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Monday, April 19, 1999 Published at 10:02 GMT 11:02 UK


UK

Bomb warning 'ignored'

Aiah Menjor was evacuating the area when the bomb went off

A security guard caught in the Brixton bomb attack has described from his hospital bed how shoppers did not believe him when he tried to warn them about the device.


The BBC's Peter Gould: Police want more eyewitness accounts
Aiah Menjor, who works at the Iceland store where the nail bomb was left on Saturday, was injured by nails from the blast as he tried to clear people away from the scene.

Police are still sifting through recordings from nearby security cameras to see if the bomber was caught on video.


[ image: The door of a delivery van was blown off in the blast]
The door of a delivery van was blown off in the blast
Mr Menjor said: "Nobody took it seriously because people were saying to me 'oh man, look, we have never had this before and we don't expect a bomb to be here. This is not a bomb'.

"Even when I said 'move' they wouldn't move. They would say 'no, we don't expect this in Brixton so this is not a bomb'."

Mr Menjor is being treated at St Thomas's hospital, south London.

There are fears that he may lose the sight in his left eye.


[ image: Forensic scientists search for clues]
Forensic scientists search for clues
Of the 48 people injured in the blast, 14 are still in hospital, with four giving doctors cause for concern.

Two men, being treated in King's College Hospital, may lose their sight.

A 16-year-old girl is being treated in St Thomas's hospital, where she was operated on for shrapnel injuries on Sunday.

A 23-month-old boy in the same hospital is in a stable condition after an operation to remove a four-inch nail from his skull.


Aiah Menjor describes the moment the bomb went off
Gary Shilling, 14, who removed the bag with the explosive away from the busy shopping area, was greeted with cheers as he returned to the bomb site to see his friends at the market before going to school.

The teenager, whose foot was pierced by a six-inch nail, said: "I'm fine, but my foot is knackered."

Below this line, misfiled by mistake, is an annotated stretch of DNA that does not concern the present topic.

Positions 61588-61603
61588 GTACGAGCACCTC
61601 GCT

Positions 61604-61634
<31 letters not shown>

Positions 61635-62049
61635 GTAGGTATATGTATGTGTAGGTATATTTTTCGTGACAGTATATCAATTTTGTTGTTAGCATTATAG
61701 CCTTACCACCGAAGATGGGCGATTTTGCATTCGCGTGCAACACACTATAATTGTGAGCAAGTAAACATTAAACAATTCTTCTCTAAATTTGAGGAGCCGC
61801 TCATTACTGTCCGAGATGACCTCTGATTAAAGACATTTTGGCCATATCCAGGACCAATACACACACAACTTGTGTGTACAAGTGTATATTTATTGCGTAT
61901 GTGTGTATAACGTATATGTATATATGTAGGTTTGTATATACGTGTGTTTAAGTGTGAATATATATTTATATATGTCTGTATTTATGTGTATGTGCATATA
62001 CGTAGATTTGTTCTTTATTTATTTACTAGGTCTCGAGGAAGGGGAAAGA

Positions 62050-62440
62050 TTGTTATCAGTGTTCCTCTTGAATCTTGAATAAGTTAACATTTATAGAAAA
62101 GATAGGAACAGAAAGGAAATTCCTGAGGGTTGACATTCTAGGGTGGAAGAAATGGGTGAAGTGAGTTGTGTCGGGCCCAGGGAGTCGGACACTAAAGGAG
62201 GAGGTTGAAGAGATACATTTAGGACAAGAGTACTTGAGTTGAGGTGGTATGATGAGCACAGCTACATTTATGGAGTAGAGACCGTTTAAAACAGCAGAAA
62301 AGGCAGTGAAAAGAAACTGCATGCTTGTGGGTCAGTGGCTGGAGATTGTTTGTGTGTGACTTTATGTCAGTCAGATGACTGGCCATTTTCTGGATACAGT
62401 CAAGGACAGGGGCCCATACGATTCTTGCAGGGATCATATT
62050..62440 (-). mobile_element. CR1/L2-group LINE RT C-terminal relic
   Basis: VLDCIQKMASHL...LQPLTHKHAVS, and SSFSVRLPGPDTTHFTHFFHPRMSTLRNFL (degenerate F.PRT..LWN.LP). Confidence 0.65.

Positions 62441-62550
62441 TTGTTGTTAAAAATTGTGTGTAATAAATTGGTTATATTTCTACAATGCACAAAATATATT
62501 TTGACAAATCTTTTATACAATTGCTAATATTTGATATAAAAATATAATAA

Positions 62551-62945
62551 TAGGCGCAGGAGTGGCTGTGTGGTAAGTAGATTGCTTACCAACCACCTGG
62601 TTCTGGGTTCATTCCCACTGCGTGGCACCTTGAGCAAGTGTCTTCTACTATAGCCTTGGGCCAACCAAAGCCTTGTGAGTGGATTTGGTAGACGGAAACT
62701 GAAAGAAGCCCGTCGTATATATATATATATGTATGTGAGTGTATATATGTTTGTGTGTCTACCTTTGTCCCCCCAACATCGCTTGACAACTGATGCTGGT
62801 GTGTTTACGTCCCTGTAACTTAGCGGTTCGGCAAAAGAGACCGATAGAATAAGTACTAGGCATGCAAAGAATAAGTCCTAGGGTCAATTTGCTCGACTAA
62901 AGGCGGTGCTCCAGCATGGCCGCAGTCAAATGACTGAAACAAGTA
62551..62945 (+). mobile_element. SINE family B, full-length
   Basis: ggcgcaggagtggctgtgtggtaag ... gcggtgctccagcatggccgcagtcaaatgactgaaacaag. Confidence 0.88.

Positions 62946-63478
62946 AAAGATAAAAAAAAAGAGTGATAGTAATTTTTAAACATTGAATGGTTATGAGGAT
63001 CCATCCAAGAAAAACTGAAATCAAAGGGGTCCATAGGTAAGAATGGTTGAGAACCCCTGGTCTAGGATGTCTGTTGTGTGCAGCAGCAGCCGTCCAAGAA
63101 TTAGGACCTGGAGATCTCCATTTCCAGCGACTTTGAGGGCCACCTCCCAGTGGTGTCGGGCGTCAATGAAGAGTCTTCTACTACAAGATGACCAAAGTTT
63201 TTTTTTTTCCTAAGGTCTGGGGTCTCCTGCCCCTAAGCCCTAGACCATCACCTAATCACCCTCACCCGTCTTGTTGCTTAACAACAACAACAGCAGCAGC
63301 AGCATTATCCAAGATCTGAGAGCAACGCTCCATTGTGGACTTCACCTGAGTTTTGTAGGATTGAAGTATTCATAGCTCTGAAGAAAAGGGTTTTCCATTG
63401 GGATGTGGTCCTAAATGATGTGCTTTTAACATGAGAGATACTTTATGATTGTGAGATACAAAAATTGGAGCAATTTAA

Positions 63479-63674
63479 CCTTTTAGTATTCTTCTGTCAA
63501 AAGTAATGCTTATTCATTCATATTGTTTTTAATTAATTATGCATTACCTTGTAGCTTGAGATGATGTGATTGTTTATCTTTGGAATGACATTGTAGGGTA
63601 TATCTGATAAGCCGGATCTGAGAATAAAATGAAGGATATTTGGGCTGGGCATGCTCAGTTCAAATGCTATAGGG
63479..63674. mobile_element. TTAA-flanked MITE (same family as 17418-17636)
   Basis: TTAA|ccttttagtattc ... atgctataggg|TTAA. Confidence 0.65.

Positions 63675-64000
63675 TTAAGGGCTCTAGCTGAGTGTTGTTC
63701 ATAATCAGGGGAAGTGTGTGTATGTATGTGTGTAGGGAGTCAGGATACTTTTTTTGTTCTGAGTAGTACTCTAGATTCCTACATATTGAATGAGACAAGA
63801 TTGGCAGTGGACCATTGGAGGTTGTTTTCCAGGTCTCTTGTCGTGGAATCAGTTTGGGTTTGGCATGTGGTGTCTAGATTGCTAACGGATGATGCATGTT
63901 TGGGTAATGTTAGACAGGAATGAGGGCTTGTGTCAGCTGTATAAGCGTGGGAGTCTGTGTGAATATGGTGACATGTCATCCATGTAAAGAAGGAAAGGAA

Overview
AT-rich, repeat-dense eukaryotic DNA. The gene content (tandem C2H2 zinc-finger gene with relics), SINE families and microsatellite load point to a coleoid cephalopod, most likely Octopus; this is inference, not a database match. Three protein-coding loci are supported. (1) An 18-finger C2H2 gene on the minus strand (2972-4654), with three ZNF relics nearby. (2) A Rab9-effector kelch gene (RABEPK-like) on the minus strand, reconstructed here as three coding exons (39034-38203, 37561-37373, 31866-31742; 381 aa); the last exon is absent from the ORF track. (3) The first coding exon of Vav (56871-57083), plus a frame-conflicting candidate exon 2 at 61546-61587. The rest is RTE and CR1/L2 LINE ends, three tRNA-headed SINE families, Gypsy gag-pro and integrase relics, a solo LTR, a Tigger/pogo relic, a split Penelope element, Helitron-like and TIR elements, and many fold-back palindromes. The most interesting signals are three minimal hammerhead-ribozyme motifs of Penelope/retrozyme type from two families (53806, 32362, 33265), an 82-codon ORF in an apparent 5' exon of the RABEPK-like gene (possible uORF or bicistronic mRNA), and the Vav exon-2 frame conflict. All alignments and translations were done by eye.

"It was terrifying. I found the bag and moved it out of innocent people's way, and seconds later there was just a huge bang."


Explosives expert Dave Thomson: "They are crude devices which are simple to put together."
Debris which had littered Brixton's Electric Avenue had been cleared away and little evidence remained of the blast.

The street remains cordoned off, but police say it will be reopened as soon as the shops which line both sides had been made secure. Many still have broken windows.

One market trader, who declined to be named, was among the few setting up fruit and vegetable stalls along Electric Avenue this morning.

No motive established

He said: "What we want is just to get back to normality. We just want things to be like they were before.

"You can't let this sort of thing beat you, can you?"

Detectives still examining possible motives for the bomb attack as they step up their hunt for the culprit.

No reason has been established for Saturday's attack

Police will begin interviewing scores of witnesses, hoping to confirm sightings of a suspicious "blond man" outside the Iceland supermarket where the bomb exploded.

  • Anyone with information should contact police on 0839 900 916 or ring Crimestoppers anonymously on 0800 555 111.

  • A telephone hotline has been set up to handle public inquiries on 0171 834 7777.



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